Lab Helps ID COVID Mutant

Manitoba Post StaffNews

WINNIPEG – A Winnipeg research laboratory is at the centre of the discovery of Canada’s first two cases of a new variant of the virus that causes COVID-19 in Ontario. Ontario’s associate chief medical officer announced Saturday the cases were discovered in a couple in the Durham health region, about two hours northwest of Ontario.

This is despite Canada and dozens of other countries banning travel from Britain, where it had been spreading rapidly. Clinical experts in Ontario say the discovery reinforces the need for Canadians to avoid unnecessary contact as much as possible and continue following public health guidance.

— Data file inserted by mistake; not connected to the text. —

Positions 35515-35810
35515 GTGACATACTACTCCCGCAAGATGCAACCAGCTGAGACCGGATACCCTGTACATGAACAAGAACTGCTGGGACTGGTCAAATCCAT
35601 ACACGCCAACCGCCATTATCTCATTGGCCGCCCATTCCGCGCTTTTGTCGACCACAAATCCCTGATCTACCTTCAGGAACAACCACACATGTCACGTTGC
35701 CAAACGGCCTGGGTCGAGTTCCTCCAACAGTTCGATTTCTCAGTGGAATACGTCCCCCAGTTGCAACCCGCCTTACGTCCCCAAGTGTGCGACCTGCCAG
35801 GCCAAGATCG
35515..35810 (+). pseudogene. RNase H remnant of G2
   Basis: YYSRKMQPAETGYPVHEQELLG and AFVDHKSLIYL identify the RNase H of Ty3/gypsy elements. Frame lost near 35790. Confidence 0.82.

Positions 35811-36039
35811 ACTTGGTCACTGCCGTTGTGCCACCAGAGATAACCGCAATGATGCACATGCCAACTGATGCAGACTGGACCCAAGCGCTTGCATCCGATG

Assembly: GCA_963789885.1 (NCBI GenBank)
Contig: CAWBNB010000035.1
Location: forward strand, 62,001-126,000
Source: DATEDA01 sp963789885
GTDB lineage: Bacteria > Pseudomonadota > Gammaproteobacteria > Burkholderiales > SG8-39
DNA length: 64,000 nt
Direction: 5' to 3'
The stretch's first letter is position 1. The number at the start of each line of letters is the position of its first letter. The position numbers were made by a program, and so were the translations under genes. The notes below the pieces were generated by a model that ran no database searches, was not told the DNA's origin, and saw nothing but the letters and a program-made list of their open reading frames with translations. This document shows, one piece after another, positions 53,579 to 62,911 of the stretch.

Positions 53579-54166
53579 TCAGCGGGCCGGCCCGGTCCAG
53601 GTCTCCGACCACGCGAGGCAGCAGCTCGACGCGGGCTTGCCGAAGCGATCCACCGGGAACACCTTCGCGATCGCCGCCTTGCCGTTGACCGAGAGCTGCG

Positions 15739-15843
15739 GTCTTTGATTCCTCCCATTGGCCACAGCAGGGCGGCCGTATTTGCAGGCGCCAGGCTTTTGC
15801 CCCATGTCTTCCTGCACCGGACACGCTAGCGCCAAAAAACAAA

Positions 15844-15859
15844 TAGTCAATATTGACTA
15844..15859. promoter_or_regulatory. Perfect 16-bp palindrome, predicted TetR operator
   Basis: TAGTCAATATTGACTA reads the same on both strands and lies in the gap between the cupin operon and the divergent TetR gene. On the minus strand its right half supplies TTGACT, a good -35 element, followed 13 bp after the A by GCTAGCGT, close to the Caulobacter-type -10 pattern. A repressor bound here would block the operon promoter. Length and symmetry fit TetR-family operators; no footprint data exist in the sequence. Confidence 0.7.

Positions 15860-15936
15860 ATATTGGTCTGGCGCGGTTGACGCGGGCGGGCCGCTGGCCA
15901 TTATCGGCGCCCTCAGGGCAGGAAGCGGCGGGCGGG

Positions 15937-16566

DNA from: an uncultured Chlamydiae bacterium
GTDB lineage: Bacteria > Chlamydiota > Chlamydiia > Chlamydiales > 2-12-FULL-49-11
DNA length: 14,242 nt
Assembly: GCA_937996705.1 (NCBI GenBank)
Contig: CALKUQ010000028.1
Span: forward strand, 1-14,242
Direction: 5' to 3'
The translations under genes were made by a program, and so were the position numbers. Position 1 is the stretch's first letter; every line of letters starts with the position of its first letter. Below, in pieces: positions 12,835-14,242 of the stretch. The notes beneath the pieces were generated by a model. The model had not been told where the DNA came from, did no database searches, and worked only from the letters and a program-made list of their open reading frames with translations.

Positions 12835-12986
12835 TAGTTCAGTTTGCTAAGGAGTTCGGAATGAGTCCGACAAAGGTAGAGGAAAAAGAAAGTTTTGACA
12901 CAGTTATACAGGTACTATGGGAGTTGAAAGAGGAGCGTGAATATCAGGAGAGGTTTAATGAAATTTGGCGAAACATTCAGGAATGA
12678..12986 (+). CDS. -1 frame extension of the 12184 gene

Officials for the National Microbiology Laboratory, headquartered in Winnipeg, say they focused a lot of resources toward identifying the arrival of the new viral strain, called 501Y, in Canada. The lab is home to Canada’s only Biosafety Level 4 infectious disease research facility.

The Winnipeg laboratory is the epicentre of the $40 million Canadian COVID-19 Genomics Network, tasked with sequencing 150,000 genetic samples from sites across Canada to help identify specific variants of the virus. So far, it has sequenced more than 25,000 samples – at a rate of 1,500 every week.

Researchers in the U.K. have suggested that mutations may make the new viral variant up to 70 per cent more contagious, but Health Canada says there’s no evidence so far that suggests this causes more severe symptoms or has an impact on immune system response, and that vaccines made by both Pfizer and Moderna will still be effective against it.

In addition to the United Kingdom, Denmark, the Netherlands, Australia and Italy have reported cases of 501Y.